Have you covered wrinkles or dark eyes with makeup?
Why do you look so mature this early?

2. Attractiveness or Pretty Shaming

I might sound a little harsh here, but the fact is pretty shaming is a type of discrimination or bullying. According to societal norms, being pretty is also a fault! Being bullied for bad looks is known as lookism. In general, pretty shaming and lookism look like: 

Sorry, we can’t hire you, you look way too pretty for this job. 
Sorry, we can’t hire you, you probably don’t meet the beauty standards. 
OMG, why are you looking so pretty, I am so jealous of you. 
OMG, why are you looking so ugly, you don’t even need a protector. 

3. Body Hair

To have body hair is common, it really does not matter if your hair grows more on the underarms, chest, legs, arms, or private areas. The idea of removing all body hair to look likable or “ladylike” needs to be removed. In general, body hair-related shaming looks like this: 

Why do you have so much hair on your armpits, God you look so beastly! 
Why have you removed your chest hair, real men don’t shave their chest hair. 

4. Body Shape

Well, there’s no standard for body shape yet. It’s a universal fact that people have different personalities, mindsets, and viewpoints so do their body shapes! Maybe someone has a good height, maybe someone looks too short, maybe someone has a pretty figure, maybe someone got a heavy body, and so on! There’s no standard measuring scale to fit according to societal norms. Body shape shaming looks like this:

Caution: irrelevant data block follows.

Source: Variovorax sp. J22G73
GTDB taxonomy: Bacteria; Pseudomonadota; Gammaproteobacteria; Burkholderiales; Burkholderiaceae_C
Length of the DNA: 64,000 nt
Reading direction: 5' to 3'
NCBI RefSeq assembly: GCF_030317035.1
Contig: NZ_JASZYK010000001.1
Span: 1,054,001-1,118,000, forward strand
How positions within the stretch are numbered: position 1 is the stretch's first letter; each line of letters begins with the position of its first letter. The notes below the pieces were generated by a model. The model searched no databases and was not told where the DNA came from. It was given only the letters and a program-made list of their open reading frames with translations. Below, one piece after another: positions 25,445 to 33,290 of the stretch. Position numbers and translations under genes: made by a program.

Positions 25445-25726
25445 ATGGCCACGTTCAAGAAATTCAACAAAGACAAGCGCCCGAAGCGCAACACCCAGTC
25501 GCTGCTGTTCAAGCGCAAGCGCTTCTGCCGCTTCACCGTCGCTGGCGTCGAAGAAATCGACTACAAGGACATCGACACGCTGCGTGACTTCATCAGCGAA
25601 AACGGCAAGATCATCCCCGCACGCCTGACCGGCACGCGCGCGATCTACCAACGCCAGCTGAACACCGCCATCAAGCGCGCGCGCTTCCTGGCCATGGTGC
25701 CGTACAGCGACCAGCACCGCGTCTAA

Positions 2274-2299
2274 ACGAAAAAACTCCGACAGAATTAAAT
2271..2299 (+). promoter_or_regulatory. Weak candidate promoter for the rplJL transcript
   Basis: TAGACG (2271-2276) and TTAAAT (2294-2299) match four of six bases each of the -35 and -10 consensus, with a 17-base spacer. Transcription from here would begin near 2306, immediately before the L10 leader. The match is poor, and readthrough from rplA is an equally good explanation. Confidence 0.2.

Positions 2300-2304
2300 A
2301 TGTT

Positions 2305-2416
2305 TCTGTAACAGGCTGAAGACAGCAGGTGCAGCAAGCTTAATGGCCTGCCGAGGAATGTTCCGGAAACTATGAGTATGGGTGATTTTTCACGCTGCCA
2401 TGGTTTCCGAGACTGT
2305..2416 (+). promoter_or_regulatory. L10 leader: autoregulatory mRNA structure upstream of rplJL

You look so tall like a giraffe. 
You look so bellied; how do you manage such bulginess? 
You are so short that even my dog looks smart in front of you! 

5. Clothing

We’re supposed to wear clothes according to our body shape… right? No, this is what clothing-shaming looks like. Sadly, clothing brands do not make clothes accurately for people of big sizes and the idea of correct body shape was only marketed by such agencies. In general, clothing-shaming look like: 

You are not supposed to wear that, it does not suit your body shape.
You don’t get clothes off your body shape easily… right? 

6. Food choices

Food shaming is generally done when someone eats more or less than expected. For example, you’re at a party and you find someone eating more than regular, and your inner body-shamer suddenly comments, “You don’t have to eat that much.” In general, food-shaming looks like: 

Recently, I have gained weight. I should not eat this piece of cake or pizza. 
I am feeling so hungry these days, what will others say if I eat too much? 

7. Hair

Again, there’s no standard for good hair, some got wavy, some got curly, some got kinks, and some got straight hair. I believe everyone’s hair is gifted and we must not change our looks according to societal norms. If it’s curly, show your curls, if it’s straight, make a sleek ponytail. Embrace the natural beauty! Hair shaming generally looks like this: 

Ew, your hair looks like noodles!